John McCain and Joe Lieberman gave interviews to U.S. media outlets during a trip to Egypt Sunday, in which the two neoconservative Senators seemed to be conducting their own foreign policy; criticizing the president from foreign soil, calling on him to encourage protests in Iran, and even saying the Obama administration should supply arms to the Libyan opposition.
In the CNN “State of the Union” interview and in an earlier appearance on “Meet the Press” — where the Senator is frequently booked — McCain said the Obama administration should have imposed a “no fly zone” over Libya to prevent the Gaddafi government from using its Air Force against civilians.
In contrast, Gov. Haley Barbour of Mississippi, also appearing on “Meet the Press,” said politics should stop at the water’s edge, in declining to criticize the adminsitration’s conduct on Libya. Not so McCain and Lieberman. They sounded familiar neoconservative notes: calling not just for an immediate recognition of the opposition groups who have seized control of part of Libya as the new de facto government, but also calling for American weapons to be shipped to the region.
McCain echoed support for a “military option” in Iraq, and even called on Obama to call for pro-democracy demonstrations in China. He called on Obama to “reverse his terrible 2009 decision of not supporting the demonstrators in Tehran.”
Lieberman acknowledged, when questioned by CNN reporter Candy Crowley, that the president was right to be cautious in the early days of the Libyan uprising, which the administration did in order to ensure the safety of American diplomats and other civiloians seeking to lead the country. But he went on to say the president should instead have warned the Libyans that the U.S. would use military force if any Americans were to be harmed.
On the “no fly zone,” McCain said on MTP:
“They’re using air power and helicopters to continue these massacres,” he said. “We’ve got to get tough.”
While McCain said the U.S. should recognize a provisional government and offer assistance, he also said he was “not ready” to introduce U.S. ground forces.
“Look, Qaddafi’s days are numbered. The question is how many, and how many [people] are going to be massacred before he leaves, one way or another?” he said.
McCain also suggested that anyone fighting for the Qaddafi regime should know they run the risk of finding themselves “on trial at a war-crimes tribunal.”
While the president himself has called for Qaddafi to step down, saying he has lost all legitimacy to rule, and the U.S. and U.N. have imposed sanctions and frozen the Libyan dictator’s assets, and the fact that the U.N. resolution, to which the U.S. is a key signatory, already refers Qaddafi and his goons to the International Criminal Court, the hawkish presentation by the two Senators, who visited Tahir Square for a photo op earlier in the day, were the harshest attack on the administration by U.S. politicians to date. So far it has been mostly commentators, including Christopher Hitchens — a strong supporter of the U.S. military invasion of Iraq, Bush-era neocons like Paul Wolfowitz, who also slammed the administration on CNN Sunday, and liberal commentators who have attacked the Obama administration for not being forceful enough in supporting the demonstrations breaking out across North Africa and the Middle East.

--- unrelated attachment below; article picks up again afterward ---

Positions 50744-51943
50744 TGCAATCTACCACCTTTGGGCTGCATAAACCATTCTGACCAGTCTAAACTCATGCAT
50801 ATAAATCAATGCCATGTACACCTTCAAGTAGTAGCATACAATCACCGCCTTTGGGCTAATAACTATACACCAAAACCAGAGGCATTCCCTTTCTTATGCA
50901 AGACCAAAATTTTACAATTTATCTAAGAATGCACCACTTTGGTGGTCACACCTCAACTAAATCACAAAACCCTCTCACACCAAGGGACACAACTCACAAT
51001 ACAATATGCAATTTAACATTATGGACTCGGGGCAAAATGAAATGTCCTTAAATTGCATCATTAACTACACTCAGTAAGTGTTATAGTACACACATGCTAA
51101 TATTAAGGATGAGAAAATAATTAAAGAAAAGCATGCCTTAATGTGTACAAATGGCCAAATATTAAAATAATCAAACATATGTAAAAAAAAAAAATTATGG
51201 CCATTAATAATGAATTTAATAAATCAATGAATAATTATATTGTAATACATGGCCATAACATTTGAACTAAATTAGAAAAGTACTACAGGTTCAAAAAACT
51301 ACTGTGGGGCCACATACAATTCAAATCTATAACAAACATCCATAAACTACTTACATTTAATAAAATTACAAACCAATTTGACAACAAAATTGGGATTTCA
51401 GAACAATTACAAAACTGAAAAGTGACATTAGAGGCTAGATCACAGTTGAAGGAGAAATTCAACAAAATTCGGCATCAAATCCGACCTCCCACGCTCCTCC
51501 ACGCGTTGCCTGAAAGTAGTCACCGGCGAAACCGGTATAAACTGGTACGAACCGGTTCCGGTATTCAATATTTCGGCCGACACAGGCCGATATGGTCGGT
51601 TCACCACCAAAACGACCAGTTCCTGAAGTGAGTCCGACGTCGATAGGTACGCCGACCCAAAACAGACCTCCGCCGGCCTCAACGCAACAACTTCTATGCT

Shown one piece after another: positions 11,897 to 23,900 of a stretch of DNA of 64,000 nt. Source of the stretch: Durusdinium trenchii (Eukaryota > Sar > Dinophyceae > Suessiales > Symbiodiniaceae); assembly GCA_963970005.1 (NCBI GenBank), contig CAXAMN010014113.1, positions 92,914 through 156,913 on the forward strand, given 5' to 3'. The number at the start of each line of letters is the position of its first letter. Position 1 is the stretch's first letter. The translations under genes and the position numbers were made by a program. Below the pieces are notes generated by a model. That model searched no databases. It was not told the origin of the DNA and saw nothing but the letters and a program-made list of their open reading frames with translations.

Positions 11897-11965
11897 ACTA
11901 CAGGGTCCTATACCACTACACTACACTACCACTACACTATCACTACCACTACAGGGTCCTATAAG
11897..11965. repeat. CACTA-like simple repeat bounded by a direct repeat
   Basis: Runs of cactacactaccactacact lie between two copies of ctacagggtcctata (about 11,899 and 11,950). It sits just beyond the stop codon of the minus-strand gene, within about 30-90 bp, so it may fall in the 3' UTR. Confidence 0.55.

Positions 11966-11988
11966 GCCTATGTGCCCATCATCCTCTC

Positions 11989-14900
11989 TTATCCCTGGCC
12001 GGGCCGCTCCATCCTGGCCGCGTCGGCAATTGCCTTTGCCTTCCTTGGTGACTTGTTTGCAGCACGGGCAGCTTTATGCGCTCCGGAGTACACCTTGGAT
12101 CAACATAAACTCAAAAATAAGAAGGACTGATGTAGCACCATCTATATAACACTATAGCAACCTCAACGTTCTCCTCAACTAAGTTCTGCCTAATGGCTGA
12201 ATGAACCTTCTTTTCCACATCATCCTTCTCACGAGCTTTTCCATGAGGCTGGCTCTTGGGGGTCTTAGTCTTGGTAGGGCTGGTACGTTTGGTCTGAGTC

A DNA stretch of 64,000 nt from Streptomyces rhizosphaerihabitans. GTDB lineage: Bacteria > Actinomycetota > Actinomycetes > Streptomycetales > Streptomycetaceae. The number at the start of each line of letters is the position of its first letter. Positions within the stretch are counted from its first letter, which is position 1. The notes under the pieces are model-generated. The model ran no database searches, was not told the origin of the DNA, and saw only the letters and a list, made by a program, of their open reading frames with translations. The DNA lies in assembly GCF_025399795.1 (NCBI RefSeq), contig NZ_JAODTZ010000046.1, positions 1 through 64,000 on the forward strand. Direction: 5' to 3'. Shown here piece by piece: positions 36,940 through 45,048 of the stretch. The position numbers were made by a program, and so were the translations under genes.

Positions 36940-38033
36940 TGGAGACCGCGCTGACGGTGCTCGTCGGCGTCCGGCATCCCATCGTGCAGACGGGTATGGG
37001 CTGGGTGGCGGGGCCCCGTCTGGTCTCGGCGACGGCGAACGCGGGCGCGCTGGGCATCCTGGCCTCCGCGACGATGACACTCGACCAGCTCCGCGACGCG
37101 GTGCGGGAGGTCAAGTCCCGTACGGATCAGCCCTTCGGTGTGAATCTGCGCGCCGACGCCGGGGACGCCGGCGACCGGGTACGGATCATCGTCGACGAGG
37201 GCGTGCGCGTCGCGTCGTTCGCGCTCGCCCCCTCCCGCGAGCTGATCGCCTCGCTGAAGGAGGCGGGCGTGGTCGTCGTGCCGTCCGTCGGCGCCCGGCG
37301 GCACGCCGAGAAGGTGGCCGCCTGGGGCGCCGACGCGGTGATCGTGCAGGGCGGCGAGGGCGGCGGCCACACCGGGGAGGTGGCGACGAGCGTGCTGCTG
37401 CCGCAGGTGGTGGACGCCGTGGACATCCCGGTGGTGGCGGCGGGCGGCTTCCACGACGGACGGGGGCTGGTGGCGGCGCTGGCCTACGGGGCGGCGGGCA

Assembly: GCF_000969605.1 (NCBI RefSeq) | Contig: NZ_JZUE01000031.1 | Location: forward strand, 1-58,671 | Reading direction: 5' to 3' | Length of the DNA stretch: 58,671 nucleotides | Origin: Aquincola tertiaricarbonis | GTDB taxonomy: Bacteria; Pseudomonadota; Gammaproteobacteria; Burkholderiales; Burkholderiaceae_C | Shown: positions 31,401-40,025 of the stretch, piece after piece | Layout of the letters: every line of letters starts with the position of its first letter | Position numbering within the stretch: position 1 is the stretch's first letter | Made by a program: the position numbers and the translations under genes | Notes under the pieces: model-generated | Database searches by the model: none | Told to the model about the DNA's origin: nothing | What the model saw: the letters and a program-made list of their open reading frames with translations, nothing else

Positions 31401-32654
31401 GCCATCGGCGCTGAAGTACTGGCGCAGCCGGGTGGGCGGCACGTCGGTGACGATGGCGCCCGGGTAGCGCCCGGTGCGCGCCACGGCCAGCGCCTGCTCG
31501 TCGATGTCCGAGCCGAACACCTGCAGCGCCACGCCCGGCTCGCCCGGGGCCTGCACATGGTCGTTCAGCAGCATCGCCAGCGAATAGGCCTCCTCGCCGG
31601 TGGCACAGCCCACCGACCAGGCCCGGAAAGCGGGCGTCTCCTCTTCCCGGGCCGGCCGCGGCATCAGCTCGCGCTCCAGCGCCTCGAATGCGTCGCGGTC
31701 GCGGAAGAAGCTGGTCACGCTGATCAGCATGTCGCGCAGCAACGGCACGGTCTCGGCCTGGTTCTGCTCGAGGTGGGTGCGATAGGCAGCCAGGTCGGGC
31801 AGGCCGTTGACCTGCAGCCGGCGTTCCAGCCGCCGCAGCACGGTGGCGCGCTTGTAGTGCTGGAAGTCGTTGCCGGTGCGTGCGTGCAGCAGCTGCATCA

Agree or disagree with the criticisms, only McCain and Lieberman are making such statements from a perch outside the United States.
Meanwhile, asked about Egypt, the Senators did not seem clear on the fact that the Egyptian army is now in control of the country, so that any criticisms of the use of force against the continuing demonstrations was in fact a criticism of the new government, but when pressed on that fact by Crowley, McCain said emphatically that the army did not want to rule Egypt.
Also on Sunday, the president of the Arab League, Amr Moussa, announced he will run for president of Egypt when elections are held, perhaps as soon as this fall. Moussa is said to be a popular figure in Egypt, and would likely be a strong candidate. That could further disturb Israelis, since his popularity comes in part from his scathing critiques of Israel. Still, the Arab League in recent years offered Israel a comprehensive peace settlement (which Israel rejected) — and that could signal he is willing to be a player in the peace process as president. The constitutional reform panel rewriting Egypt’s constitution is moving to limit presidents to two terms, a first for Egypt.
An interesting perspective on the Israeli angle here.
Also interesting and als from Slate: Qaddafi vs. Bin Laden, a history.
Qaddafi’s sons: delusional or just in denial about the brutality in the streets of Libya?